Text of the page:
comment on this article

The Centre for Computing History receives £1m funding boost

The Centre for Computing History (CCH) has received a £1m funding boost, enabling the purchase of its Cambridge premises and providing it with a permanent home for over 38,000 historically significant artefacts covering computers, software, games consoles and games, documentation, peripherals, books, brochures and more.

The donation was made by Mike Muller, Chief Technology Officer (CTO) and one of the founders of Cambridge-headquartered technology leader, Arm.

"This incredible donation is transformative for us. Our vast collection now has a permanent home, providing long term security for the collection. It allows us to concentrate our efforts on developing what we can offer to visitors and students, such as our increasingly popular education programme,” said Jason Fitzpatrick, CEO, The Centre for Computing History.

"There is a fantastic team of staff and volunteers who make the museum something unique. We do it because we believe in it and we are deeply grateful to Mike for recognising our efforts and believing in the project along with us,” added Jason.

"I have been involved in the Centre for Computing History for years, and am consistently impressed by how imaginative and ambitious the team is in their mission is to tell the story of one of the world’s most important inventions - the computer,” explained Muller. "I hope this investment will help the museum to continue on its trajectory and urge others in the industry to support it – the preservation of this history plays a key role in inspiring the next generation of tech talent.”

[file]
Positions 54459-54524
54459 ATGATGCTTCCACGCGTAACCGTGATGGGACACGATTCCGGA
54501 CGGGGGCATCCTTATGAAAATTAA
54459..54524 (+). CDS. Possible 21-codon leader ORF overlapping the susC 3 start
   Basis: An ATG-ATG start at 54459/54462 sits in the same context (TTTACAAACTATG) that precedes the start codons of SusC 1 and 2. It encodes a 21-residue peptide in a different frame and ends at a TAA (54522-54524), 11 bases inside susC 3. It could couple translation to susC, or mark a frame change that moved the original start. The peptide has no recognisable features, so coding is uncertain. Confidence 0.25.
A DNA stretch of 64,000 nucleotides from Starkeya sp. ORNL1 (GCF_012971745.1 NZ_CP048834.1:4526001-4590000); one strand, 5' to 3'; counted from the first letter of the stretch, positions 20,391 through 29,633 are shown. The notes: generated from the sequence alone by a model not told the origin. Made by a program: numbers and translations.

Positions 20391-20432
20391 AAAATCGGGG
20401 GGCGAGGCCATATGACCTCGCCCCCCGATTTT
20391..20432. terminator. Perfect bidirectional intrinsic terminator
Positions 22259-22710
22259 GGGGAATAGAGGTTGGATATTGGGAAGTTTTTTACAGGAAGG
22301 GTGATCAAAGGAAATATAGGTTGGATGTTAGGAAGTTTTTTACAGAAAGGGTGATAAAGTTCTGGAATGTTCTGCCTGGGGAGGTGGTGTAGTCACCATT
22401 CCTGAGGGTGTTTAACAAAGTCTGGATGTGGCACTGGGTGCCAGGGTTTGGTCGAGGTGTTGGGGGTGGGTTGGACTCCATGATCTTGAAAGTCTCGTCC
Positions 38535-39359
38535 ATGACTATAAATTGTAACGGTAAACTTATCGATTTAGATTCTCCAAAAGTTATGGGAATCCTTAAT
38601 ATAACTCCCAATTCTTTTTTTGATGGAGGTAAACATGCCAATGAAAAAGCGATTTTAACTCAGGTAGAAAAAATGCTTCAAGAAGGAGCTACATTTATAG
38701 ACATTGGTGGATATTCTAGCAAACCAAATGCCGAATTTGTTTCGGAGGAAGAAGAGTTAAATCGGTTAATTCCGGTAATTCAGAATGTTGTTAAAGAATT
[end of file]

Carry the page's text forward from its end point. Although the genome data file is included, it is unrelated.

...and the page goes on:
Through interactive displays and exhibitions, a schools programme, learning events and workshops and its vast collection, the centre looks to help people to understand how tech has shaped the modern world and revolutionised the way we live, work and play. In the last year the museum has had over 3,000 students visit and interact with the collection through computing history tours and microprocessor demonstrations using the record-breaking ‘MegaProcessor’.

CCH recently received accredited museum status from Arts Council England and was awarded a National Lottery Heritage Fund grant to preserve items and documentation relating to the story of the LEO computer.

Neil Tyler

Comment on this article

This material is protected by MA Business copyright See Terms and Conditions. One-off usage is permitted but bulk copying is not. For multiple copies contact the sales team.

What you think about this article:

Add your comments


Your comments/feedback may be edited prior to publishing. Not all entries will be published.
Please view our Terms and Conditions before leaving a comment.

Related Articles